Veteran officer who stopped white officer from brutalizing Black suspect wins pension after 13 years

Veteran officer who stopped white officer from brutalizing Black suspect wins pension after 13 years

In 2006, former Buffalo Police Officer Cariol Horne, a 19-year-veteran of the force at the time, came upon a scene that tested her mettle as a law enforcement officer. Former officer Gregory Kwiatkowski, a white officer, was beating a Black suspect who was already in handcuffs. When Kwiatkowski began choking the restrained individual, Horne intervened. The resulting confrontation between the two Buffalo officers ended with Horne being punished and subsequently fired in 2008—one year shy of qualifying for her pension. Kwiatkowski received no professional blight at the time and was promoted to Lieutenant the same year Horne was fired. Horne, a mother of two, has spent the last 13 years fighting to receive her pension.

On Tuesday, The New York Times reports that “a state court judge vacated an earlier ruling that affirmed her firing.” This decision means that Horne is due backpay, benefits, and her pension. New York State Supreme Court Judge Dennis E. Ward quoted Martin Luther King Jr. in his decision, saying: “The time is always right to do right.” Ward went on to write: “The Legal system can at the very least be the mechanism to help justice prevail, even if belatedly. While the Eric Garners and George Floyds of the world never had a chance or a ‘do over,’ at least here the correction can be done.” 

After being run out of the police force, Horne provided for her family by taking on various jobs, including being a long hall truck driver. And while Horne did not receive the satisfaction she deserved for well over a decade, she didn’t stop fighting. She has made her life’s work being a thorn in the side of the corrupt Buffalo establishment while also trying to secure a piece of legislation called Cariol’s Law, which would protect police officers who try and do the right thing by compelling them to do the right thing. The law was finally approved this past September. Horne persevered even though most of her colleagues were bad apples.

Officer Cariol Horne and former Lt. Gregory Kwiatkowski in 2006.

An internal investigation cleared Officer Kwiatkowski of all charges; Ms. Horne was offered a four-day suspension, which she turned down. After hearings in 2007 and 2008, the Police Department found that her use of physical force against a fellow officer had not been justified.

She was fired in May 2008. Officer Kwiatkowski was promoted to lieutenant the same year.

To add insult to injury, Kwiatkowski sued Horne for defamation after she was pushed out of the department, and he won a $65,000 judgement against her. Kwiatkowski retired in 2011. Guess what? He was subsequently hit with charges and a prison sentence in 2018 for brutalizing four Black youths during a 2009 incident. During Kwiatkowski’s sentencing, Judge William M. Skretny told Kwiatkowski: “On that day, you disgraced yourself, you disgraced your family, you disgraced the uniform.” Skretny may not have realized that Kwiatkowski had disgraced all of those things over a decade earlier, and that the entire Buffalo Police Department and city officials had and continued to disgrace themselves in the resulting years. Bad apple Kwiatkowski still received his pension after serving out his sentence.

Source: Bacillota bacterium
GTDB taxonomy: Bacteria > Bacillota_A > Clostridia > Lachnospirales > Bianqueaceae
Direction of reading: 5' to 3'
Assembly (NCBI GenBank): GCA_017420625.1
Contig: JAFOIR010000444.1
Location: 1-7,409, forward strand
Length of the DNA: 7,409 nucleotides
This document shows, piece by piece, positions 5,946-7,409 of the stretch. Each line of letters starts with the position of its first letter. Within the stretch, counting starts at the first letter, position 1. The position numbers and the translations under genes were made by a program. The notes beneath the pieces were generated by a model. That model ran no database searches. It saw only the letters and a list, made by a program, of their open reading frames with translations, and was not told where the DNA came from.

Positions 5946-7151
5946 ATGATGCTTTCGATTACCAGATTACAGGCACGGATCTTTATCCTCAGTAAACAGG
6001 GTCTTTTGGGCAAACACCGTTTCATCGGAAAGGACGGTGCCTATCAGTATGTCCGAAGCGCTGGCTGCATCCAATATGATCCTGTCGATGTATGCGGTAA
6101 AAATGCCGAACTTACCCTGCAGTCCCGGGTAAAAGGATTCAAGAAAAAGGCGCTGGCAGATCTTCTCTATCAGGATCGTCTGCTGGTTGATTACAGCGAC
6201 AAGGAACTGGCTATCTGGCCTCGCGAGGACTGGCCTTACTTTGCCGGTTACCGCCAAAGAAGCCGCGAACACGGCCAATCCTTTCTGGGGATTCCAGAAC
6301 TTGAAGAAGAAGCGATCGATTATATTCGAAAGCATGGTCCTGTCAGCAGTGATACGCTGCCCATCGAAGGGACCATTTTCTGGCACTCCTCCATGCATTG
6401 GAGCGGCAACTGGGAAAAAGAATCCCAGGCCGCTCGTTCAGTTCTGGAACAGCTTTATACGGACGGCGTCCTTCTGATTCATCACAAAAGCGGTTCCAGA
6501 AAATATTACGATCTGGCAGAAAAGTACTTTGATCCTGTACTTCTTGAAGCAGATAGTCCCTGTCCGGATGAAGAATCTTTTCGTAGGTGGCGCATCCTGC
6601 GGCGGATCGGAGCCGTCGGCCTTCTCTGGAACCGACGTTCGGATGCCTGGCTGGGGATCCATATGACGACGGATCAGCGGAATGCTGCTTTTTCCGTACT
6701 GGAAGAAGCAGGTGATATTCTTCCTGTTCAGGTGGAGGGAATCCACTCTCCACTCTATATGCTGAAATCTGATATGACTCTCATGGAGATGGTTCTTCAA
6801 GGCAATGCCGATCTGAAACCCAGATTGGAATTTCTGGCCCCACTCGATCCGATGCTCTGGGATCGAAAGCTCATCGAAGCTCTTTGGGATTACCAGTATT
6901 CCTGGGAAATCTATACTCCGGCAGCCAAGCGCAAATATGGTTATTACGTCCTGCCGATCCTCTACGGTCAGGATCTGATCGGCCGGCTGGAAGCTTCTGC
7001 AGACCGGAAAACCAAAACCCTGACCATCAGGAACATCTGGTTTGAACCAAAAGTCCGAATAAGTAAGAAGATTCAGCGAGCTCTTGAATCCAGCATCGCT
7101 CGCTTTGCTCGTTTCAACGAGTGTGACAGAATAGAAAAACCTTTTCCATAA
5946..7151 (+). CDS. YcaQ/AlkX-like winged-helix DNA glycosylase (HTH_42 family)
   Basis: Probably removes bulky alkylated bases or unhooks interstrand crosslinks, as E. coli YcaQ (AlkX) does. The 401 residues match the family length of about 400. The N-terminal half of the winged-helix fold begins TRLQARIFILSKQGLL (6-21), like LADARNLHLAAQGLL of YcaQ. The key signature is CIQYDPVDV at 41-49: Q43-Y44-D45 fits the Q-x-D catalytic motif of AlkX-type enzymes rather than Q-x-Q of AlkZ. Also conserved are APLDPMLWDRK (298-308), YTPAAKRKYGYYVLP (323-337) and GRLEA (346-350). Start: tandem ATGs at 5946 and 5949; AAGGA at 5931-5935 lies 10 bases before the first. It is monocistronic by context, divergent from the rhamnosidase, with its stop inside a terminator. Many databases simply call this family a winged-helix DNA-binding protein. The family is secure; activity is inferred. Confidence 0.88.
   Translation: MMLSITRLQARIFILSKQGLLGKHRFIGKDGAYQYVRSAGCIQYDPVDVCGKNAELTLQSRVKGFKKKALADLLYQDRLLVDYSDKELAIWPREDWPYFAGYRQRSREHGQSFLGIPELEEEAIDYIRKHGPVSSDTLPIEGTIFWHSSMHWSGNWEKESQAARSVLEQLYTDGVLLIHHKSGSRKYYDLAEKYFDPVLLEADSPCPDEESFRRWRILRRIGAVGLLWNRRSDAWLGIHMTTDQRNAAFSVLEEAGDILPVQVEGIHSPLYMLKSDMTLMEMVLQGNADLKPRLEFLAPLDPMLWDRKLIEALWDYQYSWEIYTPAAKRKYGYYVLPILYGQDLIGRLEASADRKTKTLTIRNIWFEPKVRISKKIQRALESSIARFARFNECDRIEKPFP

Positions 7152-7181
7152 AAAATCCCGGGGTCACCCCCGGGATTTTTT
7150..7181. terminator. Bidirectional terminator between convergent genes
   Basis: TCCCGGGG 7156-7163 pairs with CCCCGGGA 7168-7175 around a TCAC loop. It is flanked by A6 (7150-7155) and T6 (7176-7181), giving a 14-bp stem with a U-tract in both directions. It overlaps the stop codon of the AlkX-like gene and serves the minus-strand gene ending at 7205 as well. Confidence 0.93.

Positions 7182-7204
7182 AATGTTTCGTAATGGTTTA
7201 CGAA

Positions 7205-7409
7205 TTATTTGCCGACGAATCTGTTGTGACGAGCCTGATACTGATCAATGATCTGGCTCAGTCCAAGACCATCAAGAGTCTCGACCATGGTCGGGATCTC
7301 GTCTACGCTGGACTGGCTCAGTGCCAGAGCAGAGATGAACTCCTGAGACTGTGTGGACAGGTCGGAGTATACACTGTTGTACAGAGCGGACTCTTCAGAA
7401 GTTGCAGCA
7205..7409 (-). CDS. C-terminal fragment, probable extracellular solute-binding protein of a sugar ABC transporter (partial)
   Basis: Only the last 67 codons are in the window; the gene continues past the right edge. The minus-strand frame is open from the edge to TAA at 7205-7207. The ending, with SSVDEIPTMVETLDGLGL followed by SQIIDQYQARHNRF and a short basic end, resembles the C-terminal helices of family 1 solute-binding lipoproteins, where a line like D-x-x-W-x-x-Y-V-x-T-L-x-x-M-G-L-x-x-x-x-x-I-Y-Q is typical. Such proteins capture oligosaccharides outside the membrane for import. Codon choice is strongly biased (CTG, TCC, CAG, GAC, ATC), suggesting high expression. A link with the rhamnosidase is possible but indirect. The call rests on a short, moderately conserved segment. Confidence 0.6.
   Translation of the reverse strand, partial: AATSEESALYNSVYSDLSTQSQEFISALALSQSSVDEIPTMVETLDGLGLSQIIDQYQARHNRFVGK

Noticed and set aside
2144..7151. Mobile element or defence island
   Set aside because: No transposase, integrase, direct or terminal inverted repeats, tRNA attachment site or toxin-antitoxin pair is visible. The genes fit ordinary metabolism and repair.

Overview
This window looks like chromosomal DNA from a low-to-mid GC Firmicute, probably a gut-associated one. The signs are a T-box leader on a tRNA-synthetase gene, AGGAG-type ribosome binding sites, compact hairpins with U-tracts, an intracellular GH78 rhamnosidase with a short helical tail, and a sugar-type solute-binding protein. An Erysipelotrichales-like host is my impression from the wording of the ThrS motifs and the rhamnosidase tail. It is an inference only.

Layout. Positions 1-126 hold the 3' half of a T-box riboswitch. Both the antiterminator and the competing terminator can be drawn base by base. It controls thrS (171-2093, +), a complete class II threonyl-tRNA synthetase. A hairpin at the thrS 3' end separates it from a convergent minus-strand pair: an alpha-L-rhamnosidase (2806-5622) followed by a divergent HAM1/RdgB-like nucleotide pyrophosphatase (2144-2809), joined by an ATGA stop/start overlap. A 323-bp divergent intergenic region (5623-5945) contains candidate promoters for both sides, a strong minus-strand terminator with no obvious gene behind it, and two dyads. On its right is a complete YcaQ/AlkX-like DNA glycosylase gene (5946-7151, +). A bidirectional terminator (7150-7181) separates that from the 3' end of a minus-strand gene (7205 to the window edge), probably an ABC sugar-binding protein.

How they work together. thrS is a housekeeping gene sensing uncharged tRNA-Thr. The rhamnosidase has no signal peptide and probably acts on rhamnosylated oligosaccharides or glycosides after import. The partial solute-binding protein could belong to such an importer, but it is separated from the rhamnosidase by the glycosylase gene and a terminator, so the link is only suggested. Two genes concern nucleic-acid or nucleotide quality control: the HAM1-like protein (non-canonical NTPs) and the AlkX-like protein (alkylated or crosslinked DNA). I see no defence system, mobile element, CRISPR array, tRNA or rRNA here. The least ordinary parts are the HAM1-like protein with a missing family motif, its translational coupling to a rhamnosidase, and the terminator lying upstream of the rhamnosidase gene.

“My vindication comes at a 15-year cost, but what has been gained could not be measured. I never wanted another police officer to go through what I had gone through for doing the right thing.”

—Cariol Horne

Horne’s original claim for pension was denied by then New York Comptroller Alan Havesi. Havesi would resign from his position a few months later in disgrace for his connections to corruption. Havesi and other state officials’ dirty dealings eventually lead to Havesi striking a plea deal and being sentenced to one to four years in prison in April of 2011. Havesi served 20 months in prison and was released on parole for his corruption. 

Horne is now 53-years-old. After the decision, Horne told reporters: “My vindication comes at a 15-year cost, but what has been gained could not be measured. I never wanted another police officer to go through what I had gone through for doing the right thing.” 

The Black Lives Matter protests over the summer brought another round of national attention to the ever-present abuses of power in law enforcement. The true nature of the Buffalo Police Department was also brought under the national spotlight after rioting cops knocked over 75-year-old peaceful protester Martin Gugino on camera in broad daylight, seriously injuring him. Black Lives Matter protests helped to renew focus on Horne’s case and fight for a better police force.

Asked by ABC News about the renewed focus on her case and the protests stemming from the death of George Floyd, Horne said she knew her victory came at the “expense of George Floyd.” She said that Cariol’s Law, which was drafted in 2018, could have saved Floyd’s life as it would have compelled the many other officers around Derek Chauvin to be accountable for Floyd’s welfare.

You can watch the now-retired Horne tell ABC News about hearing the news that she had finally won some of her rightful earnings back.


From Daily Kos at Read More. This article is republished from DailyKos under an open content license. Read the original article at DailyKos.

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